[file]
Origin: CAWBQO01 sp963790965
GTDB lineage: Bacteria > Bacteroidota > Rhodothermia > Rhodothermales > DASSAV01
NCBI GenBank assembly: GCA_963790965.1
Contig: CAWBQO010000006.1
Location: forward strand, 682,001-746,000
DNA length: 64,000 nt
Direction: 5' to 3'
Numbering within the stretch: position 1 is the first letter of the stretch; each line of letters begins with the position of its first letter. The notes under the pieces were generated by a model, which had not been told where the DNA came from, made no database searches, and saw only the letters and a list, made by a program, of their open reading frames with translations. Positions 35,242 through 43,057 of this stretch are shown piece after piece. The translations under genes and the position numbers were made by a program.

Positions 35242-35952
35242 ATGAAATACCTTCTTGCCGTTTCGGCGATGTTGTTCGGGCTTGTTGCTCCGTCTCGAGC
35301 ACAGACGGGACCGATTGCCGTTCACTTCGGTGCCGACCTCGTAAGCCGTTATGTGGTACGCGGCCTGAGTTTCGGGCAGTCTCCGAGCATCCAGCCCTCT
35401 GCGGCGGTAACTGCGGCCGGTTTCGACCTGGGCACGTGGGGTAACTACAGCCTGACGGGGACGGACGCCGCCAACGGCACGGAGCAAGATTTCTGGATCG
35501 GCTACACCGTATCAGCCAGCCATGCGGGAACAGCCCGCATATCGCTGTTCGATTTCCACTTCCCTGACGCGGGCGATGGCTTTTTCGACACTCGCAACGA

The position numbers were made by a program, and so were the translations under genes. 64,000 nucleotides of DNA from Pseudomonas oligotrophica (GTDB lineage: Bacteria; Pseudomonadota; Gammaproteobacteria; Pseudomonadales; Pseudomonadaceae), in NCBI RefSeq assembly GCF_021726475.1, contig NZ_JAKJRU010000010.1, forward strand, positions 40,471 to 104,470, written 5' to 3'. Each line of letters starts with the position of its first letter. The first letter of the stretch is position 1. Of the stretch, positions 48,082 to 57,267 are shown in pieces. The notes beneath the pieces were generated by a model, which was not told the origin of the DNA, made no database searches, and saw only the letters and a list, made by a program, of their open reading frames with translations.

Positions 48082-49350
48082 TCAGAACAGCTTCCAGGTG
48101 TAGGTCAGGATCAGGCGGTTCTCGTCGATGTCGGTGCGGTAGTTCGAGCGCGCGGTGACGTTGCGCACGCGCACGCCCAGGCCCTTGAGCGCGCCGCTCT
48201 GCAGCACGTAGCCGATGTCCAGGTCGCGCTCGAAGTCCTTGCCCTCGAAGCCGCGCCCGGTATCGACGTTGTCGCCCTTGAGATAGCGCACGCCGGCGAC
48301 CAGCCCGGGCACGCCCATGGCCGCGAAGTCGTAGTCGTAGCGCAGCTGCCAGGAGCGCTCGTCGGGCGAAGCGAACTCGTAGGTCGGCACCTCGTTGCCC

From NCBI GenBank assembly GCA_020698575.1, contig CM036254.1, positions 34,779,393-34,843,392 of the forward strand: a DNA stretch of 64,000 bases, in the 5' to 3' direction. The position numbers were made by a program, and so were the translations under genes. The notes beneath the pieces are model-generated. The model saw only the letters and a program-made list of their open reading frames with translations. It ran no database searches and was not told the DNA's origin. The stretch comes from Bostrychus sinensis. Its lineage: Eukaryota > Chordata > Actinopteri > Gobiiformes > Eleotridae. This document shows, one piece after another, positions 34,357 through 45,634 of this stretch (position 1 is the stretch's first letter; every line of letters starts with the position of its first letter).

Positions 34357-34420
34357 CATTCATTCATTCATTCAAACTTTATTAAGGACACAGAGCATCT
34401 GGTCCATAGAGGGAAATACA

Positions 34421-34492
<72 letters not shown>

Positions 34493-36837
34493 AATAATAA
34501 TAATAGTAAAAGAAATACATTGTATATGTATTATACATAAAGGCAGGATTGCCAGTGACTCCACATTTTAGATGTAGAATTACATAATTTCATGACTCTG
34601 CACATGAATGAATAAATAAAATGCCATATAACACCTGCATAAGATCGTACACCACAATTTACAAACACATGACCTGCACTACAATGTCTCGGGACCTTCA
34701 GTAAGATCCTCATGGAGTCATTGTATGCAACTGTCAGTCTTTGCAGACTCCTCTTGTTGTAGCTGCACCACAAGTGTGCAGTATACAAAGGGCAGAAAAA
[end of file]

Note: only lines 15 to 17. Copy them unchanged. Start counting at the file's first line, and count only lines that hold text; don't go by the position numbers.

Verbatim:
Positions 48082-49350
48082 TCAGAACAGCTTCCAGGTG
48101 TAGGTCAGGATCAGGCGGTTCTCGTCGATGTCGGTGCGGTAGTTCGAGCGCGCGGTGACGTTGCGCACGCGCACGCCCAGGCCCTTGAGCGCGCCGCTCT